Health and economic benefits of microbiomes
11 May 2021, 14:00 – 16:30 CEST
In the last years, quite a lot of scientific knowledge made its way to the greater public raising interest in the human microbiomes, which is mostly understood as the universe of gut bacteria that determine our health status and wellbeing, our immune and hormonal systems. The microbiomes, indeed, are co-working key players in many natural processes within agriculture, food and drinking systems, waste degradation, recycling, and material creation.
Besides the production of more healthy, natural, and sustainable foods, innovations in agriculture and crop productions can already be seen with examples in plant control through bio-pesticides or climate-friendly waste degradation systems reusing and recycling materials and energy. Scientists are striving for discoveries in microbiological and microbial systems, and many exciting microbiome-related innovations can be expected in the next decades with relevant contributions to solve the challenges in human health, sustainable food production, biodiversity, and climate change.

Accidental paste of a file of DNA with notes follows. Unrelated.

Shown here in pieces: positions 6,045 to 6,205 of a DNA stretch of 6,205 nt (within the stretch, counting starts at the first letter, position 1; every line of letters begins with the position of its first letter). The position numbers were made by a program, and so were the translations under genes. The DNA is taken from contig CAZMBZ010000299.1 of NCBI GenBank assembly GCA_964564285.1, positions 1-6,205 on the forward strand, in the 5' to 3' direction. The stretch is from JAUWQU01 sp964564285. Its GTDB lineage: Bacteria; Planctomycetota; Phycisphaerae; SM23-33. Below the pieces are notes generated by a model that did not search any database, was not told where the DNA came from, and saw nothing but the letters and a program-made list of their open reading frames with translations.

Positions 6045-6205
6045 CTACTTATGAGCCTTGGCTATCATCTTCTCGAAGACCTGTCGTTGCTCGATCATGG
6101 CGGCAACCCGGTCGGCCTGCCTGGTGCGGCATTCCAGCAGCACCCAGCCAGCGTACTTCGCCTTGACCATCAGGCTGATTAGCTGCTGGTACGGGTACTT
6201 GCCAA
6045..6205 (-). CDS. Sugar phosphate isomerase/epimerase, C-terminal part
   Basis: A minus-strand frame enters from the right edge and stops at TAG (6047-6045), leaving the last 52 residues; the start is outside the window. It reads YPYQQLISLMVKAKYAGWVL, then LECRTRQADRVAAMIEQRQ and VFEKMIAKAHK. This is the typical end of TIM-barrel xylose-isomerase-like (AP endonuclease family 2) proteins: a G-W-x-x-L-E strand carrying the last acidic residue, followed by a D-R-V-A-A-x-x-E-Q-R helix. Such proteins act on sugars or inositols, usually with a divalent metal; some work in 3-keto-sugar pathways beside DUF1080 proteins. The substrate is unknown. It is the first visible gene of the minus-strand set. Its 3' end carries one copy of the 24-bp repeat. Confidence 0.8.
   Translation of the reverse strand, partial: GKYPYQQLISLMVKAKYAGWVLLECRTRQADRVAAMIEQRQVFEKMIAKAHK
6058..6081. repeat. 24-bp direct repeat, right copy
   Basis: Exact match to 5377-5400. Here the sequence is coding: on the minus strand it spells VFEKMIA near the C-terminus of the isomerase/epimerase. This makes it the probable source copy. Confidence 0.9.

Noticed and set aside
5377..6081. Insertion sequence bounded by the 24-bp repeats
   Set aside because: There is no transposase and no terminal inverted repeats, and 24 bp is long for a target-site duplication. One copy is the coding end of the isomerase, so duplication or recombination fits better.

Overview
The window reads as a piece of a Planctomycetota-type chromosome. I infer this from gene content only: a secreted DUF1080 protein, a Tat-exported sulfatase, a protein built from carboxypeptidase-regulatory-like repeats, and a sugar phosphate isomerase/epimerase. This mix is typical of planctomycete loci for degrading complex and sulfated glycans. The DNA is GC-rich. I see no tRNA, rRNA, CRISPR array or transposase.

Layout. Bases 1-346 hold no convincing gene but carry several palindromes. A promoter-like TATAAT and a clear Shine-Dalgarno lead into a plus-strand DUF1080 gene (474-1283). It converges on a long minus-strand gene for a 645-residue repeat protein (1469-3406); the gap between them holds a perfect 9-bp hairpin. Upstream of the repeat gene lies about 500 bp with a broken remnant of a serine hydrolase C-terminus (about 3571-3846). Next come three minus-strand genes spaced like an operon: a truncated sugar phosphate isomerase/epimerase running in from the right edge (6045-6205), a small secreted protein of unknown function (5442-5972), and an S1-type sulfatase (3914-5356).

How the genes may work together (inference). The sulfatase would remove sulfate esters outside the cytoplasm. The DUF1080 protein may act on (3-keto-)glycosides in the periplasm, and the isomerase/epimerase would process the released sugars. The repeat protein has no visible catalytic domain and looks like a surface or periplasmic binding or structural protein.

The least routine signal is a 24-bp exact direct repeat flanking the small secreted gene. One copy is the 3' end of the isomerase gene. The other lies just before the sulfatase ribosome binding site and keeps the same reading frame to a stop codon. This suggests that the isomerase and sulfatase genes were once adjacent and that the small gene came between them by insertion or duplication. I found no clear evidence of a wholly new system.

This workshop, organised by STOA (Panel for the Future of Science and Technology of the European Parliament) is divided in two sessions: the first will discuss the clinical implications of microbiomes, while the second will analyses the economic and regulatory aspects of microbiomes.
The panel of speakers include Nassos Typas, European Molecular Biology Laboratory, Germany, Emmanuelle Maguin, INRAE, France, Claudio Lunardi, University of Verona, Italy, Elisabetta Caselli, University of Ferrara, Italy, Lene Lange, LLa-BioEconomy, Denmark, Irene Verheijen, European Association for Food Law (EFLA), Angela Sessitsch, AIT Austrian Institute of Technology (AIT), Martha Hugas, European Food and Safety Agency (EFSA), and Kathleen d`Hondt, Flemish Government, Belgium.
Programme available here.
Free registration here.